Virginity : A View From India

The myth surrounding virginity has always astounded me. To degrade a human being into petty categories of “pure” and “impure” on the basis of the sexual experiences they might or might not have implies an objectification that is terribly regressive. I remember a cousin saying, “Would you buy a car that has been used before?” We have not only reduced women into objects, they are consumerist goods, to be sold at an auction on the basis of their purity. It is strange when seen in the context of a changing world which increasingly sees sexual liberation as one of the hallmarks of progressiveness that this regressive notion is rife in apparent progressive groups too, especially in India.

When I was having this discourse in India, a lot of them did not have opinions on the first night in terms of choice, rather, their view was that sex itself is impure. Granted, I study in a place which is not as modernised as my home, and the class factor does come to play. While, sexuality and appreciation is prevalent here (you do find men making uncomfortable comments everywhere, and women do admit to their sexual attractions, however, privately that might be), to speak of it in the open, to open a discussion is seen as naivete. I come from a position of privilege, I have seen people use their sexualities as a weapon as an adolescent and I stand by that. However, in the poor society, the sexualised woman is the outcast, unless, of course, she appears nightly on the TV screen. We would not forgive the ghar ki ladki to indulge in such behaviour, but, the profitable exploitation of a woman by mass media is something we would indulge in. This also is secret, people find it hard admitting, they watch porn, or like masterbation, in that manner at least sexuality is equal.

Inequality peeks through the fringes when the woman who has had sex before is treated merely as a number. The number of people she has fucked, the number of shameful nights she has had. What is so shameful about sex? I have been told that as a person who comes from a modern city, I do not understand. Yet, the quality of the flesh, and the needs are same. We are after all biological beings united by this base same-ness. Whether the maal on TV or the ghar ki ladki, the breasts would not differ so much in composition, and the nerves would still instill erotic imaginations. Not that I want to oppose traditionalist values as a whole, liberation should not mean that you should have to have sex to fit into the world. It merely means having the choice to do what you want. In this society, the choice is subtracted easily, the currency of shame mediating all nteractions between the male and female sex.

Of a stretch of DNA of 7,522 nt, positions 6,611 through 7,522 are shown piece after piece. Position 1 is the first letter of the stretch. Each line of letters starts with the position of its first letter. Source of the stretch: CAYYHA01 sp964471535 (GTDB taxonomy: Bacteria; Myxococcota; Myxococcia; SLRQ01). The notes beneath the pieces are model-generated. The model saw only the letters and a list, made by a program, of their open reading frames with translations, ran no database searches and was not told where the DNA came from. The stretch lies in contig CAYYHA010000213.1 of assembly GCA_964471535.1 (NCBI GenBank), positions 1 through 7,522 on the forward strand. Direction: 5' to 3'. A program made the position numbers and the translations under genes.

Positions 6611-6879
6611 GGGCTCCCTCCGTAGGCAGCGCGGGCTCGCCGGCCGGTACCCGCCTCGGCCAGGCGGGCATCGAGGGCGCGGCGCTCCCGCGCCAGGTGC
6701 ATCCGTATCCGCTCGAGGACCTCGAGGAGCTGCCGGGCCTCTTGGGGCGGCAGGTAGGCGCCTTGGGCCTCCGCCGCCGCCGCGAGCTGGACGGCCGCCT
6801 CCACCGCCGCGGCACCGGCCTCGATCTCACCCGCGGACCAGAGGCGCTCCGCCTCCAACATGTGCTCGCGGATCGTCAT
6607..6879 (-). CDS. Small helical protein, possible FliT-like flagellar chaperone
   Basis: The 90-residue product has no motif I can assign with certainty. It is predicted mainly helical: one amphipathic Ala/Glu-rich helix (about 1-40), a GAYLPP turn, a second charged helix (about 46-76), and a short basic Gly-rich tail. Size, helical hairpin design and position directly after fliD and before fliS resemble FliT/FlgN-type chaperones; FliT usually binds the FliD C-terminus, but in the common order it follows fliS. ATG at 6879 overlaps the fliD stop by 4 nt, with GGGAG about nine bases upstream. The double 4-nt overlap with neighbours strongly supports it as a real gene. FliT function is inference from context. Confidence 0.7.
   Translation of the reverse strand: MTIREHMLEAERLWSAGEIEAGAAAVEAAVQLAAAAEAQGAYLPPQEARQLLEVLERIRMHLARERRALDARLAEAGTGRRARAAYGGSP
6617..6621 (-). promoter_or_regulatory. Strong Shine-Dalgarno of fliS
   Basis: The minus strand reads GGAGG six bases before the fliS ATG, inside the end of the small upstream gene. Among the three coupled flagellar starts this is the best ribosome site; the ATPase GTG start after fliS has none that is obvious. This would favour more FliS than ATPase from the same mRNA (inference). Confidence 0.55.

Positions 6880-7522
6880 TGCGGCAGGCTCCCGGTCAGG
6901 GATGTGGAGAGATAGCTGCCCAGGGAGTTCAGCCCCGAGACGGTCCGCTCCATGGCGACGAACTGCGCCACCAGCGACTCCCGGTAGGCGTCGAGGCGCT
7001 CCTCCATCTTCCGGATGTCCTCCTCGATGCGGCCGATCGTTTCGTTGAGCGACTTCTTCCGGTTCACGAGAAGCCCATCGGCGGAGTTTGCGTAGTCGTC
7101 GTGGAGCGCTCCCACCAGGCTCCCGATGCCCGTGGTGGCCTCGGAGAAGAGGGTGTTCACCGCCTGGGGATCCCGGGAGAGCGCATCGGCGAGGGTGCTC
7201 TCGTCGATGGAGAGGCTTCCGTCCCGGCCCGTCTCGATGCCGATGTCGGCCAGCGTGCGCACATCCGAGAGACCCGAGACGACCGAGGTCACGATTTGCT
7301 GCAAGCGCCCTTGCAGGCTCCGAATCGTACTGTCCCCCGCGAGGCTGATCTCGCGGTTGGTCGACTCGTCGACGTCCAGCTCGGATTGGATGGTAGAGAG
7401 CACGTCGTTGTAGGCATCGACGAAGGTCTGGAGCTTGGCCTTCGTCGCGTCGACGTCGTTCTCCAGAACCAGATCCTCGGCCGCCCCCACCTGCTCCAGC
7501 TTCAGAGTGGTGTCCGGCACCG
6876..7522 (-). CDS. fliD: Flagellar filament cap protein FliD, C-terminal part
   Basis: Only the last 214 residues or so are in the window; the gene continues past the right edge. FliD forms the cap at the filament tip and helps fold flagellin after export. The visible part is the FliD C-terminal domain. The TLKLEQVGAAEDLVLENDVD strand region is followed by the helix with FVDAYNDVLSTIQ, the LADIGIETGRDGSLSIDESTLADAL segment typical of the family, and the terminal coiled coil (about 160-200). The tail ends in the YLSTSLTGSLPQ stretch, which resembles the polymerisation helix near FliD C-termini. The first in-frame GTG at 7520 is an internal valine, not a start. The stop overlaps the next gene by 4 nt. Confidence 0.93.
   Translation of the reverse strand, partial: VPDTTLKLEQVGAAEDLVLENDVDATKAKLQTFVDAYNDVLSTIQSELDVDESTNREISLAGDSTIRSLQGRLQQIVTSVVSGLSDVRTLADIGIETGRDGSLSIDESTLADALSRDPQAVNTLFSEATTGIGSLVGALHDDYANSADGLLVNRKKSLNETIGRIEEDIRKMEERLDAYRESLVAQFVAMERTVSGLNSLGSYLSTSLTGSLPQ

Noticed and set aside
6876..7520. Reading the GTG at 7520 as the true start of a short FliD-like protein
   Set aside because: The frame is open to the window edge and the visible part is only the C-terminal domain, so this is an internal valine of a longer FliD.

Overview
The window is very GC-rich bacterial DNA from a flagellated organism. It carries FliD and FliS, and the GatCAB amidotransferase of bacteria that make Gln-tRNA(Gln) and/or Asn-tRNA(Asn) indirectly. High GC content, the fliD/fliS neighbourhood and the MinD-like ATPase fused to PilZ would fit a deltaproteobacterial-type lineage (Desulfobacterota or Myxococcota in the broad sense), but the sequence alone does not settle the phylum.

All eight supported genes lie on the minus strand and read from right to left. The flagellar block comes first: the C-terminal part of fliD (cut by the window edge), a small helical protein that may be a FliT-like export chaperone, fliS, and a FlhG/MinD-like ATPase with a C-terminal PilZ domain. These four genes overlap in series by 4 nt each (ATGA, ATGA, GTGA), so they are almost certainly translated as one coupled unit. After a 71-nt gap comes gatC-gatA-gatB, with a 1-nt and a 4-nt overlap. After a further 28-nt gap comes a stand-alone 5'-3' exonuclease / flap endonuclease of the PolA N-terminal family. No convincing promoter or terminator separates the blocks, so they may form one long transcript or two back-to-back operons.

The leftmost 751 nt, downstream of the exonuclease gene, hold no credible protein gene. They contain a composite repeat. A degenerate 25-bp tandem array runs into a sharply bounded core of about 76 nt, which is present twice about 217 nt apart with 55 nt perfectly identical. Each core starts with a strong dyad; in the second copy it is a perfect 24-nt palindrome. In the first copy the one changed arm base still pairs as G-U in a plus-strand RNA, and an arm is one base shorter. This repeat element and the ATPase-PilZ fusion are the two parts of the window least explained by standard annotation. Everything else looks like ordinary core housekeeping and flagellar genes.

The men wish to fuck, they would go extraordinary lengths to court a girl they term “loose” and not shy away from anything on that account. On the other hand, they would choose women who are easily available and dispensable with that knowledge alone. Women are consumerist goods then, and we men are the consumers.

“She is such a slut yaar.”

Easy to say isolatedly, and, easy to categorise females till we are left with categories. “Would you like a Nissan or a Toyota sir?” “Of course you would prefer a virgin, who am I to ask?”

There are myths that obviously need to be tackled here, but, even those myths are so entrenched in objectification of women that it becomes very difficult to give answers without feeling drenched out of everything.

To answer some questions.

No, the woman is not a car.
No the sexual pleasure of yours that you will derive from a tight vagina would not be taken away.

No, a woman is not the number of men she has fucked.

Why the fuck is your ego so fragile?

Shame goes around, and love becomes a currency that is so related to shame that you can seldom tell them apart. I wish I had a solution, but, it’s hard to. Sex education in this country after all should have no mention of sex, and a virgin woman is just easier for them to sell.

The Ones we Love

It is easy to cheer for the side which appeals to your basest of senses. It has always been the easier route. The side that eggs you onto this fictional battle of Good vs Evil, projecting themselves as the messiahs that shall be our redemption, the side that tells you that all they will be doing are for the greater good of the community. It is easy to believe those sides, because that is what the stories tell us about.